Diversity and inclusion aren’t buzzwords — they’re a matter of social responsibility. Benefitting not just individuals, a diverse, inclusive workplace is an asset for colleagues and corporations, too.
Not surprisingly, a diverse and inclusive employee base — one featuring varied approaches and perspectives — proves more competitive in a global economy. That’s true whether you’re talking about race, gender, age, ability, religion, sexual orientation, experience, personality or skill set. According to the McKinsey & Company report, “Companies in the top-quartile for gender diversity on their executive teams were 21% more likely to have above-average profitability than companies in the fourth quartile. For ethnic/cultural diversity, top-quartile companies were 33% more likely to outperform on profitability.”
Further support comes from a recent Deloitte survey, which notes that diverse workplaces generate 30% higher revenue per employee. Those same organizations are twice as likely to meet — or exceed — financial goals. As such, 68% of companies are emphasizing diversity efforts in recruiting, while exploring technologies that reduce bias in recruiting.
So, how do you recruit diverse candidates with the help of technology? It starts with inclusive-sounding job descriptions. Enlist software that conducts sentiment analysis to help “de-bias” postings, identify exclusionary language and suggest alternatives in order to attract a diverse candidate pool.
You also need an Applicant Tracking System (ATS) that collects demographic-related data to ensure your organization aligns with the Equal Employment Opportunity Commission (EEOC) requirements. Having a built-in ATS feature that measures the diversity — or a lack of diversity — in your talent pipeline lets you adjust recruiting techniques as needed.
Not to be overlooked, artificial intelligence (AI) is key to reducing human bias in recruiting. Designed for pattern matching, AI can screen the resumes of existing employees in order to learn the qualifications of a job. It can then identify right-fit candidates, ignoring demographic factors — like gender, race and age — which are known to affect hiring decisions.
When it comes to talent marketing, a picture’s worth a thousand words. You need to feature photography and videos on your career website that reflect your organization’s commitment to diversity and inclusion. Given Glassdoor notes that 67% of job seekers find diversity a key factor when considering companies and job offers, it’s clear that visual cues do matter. When your career website and content marketing reflects the diversity of your employees, leadership, and company culture, it tends to inspire, engage and attract diversified talent.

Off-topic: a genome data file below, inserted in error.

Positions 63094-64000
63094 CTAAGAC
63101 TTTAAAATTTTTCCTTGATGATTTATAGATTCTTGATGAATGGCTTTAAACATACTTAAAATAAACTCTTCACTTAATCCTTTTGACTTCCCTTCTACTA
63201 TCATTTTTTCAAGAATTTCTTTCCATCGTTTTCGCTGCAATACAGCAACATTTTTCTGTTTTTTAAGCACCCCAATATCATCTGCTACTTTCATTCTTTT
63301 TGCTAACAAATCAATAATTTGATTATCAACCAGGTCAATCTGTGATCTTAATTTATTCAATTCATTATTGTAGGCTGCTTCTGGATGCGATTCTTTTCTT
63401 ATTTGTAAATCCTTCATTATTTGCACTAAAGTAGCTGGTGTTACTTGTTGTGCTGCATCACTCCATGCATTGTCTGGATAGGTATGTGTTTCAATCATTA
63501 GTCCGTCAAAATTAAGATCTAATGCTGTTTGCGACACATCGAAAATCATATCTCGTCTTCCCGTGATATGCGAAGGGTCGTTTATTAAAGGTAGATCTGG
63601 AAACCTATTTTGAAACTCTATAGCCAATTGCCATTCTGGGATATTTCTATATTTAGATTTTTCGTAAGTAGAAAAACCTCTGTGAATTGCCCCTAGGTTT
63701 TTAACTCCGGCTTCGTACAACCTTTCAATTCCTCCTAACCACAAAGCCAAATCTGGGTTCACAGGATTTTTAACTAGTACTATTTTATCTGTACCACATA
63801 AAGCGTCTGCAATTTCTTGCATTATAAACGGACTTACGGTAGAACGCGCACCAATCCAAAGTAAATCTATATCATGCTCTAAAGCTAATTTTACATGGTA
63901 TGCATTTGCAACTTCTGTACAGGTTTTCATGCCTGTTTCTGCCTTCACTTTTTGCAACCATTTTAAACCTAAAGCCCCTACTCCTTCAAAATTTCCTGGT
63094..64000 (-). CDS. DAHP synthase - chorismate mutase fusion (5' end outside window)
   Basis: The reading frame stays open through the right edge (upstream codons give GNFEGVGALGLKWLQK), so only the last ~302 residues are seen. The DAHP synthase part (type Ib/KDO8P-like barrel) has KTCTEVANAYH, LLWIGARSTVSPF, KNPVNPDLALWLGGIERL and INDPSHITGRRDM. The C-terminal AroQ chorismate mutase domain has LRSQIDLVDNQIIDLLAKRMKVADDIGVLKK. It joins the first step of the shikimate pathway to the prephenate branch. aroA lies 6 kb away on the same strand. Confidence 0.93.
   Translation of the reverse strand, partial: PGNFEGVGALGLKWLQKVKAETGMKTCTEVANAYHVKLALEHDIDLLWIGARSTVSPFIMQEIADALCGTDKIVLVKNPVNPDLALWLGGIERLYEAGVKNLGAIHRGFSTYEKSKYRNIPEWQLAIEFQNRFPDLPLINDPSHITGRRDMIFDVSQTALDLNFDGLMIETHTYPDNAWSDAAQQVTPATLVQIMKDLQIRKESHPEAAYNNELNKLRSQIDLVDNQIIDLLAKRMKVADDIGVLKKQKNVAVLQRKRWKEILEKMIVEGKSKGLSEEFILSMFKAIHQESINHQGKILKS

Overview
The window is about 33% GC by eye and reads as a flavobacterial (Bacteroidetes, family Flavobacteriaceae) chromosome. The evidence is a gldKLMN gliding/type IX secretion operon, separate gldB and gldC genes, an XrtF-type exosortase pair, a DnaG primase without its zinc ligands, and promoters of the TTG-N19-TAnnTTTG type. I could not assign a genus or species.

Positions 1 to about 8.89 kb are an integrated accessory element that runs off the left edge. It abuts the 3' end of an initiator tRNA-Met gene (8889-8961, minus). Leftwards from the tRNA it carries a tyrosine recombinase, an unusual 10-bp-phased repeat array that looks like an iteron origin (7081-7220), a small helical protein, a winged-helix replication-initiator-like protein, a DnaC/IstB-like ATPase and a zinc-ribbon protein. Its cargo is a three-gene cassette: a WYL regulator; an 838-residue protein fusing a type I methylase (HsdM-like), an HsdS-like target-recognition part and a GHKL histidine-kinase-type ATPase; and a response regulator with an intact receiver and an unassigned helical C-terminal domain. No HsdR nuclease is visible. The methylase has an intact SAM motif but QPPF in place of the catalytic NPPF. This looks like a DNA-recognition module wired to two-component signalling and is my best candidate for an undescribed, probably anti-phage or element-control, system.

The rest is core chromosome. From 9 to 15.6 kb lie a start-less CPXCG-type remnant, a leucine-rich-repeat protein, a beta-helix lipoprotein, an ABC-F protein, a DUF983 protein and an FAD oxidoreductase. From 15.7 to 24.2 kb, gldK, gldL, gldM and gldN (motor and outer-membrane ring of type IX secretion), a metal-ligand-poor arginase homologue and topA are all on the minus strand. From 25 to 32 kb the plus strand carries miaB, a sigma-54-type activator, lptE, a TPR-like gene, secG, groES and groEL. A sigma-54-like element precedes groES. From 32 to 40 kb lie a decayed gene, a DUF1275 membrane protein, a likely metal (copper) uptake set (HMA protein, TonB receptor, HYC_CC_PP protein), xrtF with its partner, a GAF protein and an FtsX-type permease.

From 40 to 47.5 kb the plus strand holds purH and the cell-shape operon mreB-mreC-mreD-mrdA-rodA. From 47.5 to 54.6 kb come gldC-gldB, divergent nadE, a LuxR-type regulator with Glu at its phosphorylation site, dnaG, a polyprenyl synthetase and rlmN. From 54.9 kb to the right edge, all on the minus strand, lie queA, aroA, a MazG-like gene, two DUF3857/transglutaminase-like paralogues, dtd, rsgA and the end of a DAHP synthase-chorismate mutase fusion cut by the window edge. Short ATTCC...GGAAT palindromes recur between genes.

Finally, you have to practice what you preach, ensuring your workforce understands and embraces diversity and inclusion policies while creating a work culture that reflects these corporate values in kind.
Because having a less homogenous workforce involves not just recruiting — but also retaining — diverse talent, it’s important to rethink recruitment, engagement and hiring practices once candidates are in the door. Sure, that sounds great in theory. In practice, it can prove more challenging than you’d expect.
STEM careers are a good case in point. Given careers in the field tend to be male-dominated, HR executives have to position STEM careers as more attractive to female candidates and employees — an effort that begins at job description level and carries through to hiring processes and onboarding. Beyond rethinking the way job descriptions are written, diverse interview panels are key. If candidates only meet with men, for example, you’re sending a subtle message to a female candidate that this role may not be an ideal fit.
Ultimately, you need to do more than hire a diverse talent pool: employees need to become advocates for your brand. With everyone connecting in more places than ever before, your advocates promote your all-important employer brand, amplifying your brand message while turning your engaged workforce into “recruiters.” Those recruiters advance your talent acquisition efforts and restart the life cycle, making an omnichannel talent acquisition strategy integral to your success.
At the end of the day, organizations need to remove barriers that lead to poor advancement and working conditions — micro-inequities that cause people to leave their jobs, or not consider applying for those jobs in the first place. Central to change? Analytics, which shed light on inequities and pave the way for an ongoing commitment from HR. Really, it’s not simply about inviting people to the party (diversity), it’s about asking them to dance and making sure they feel welcome (inclusion).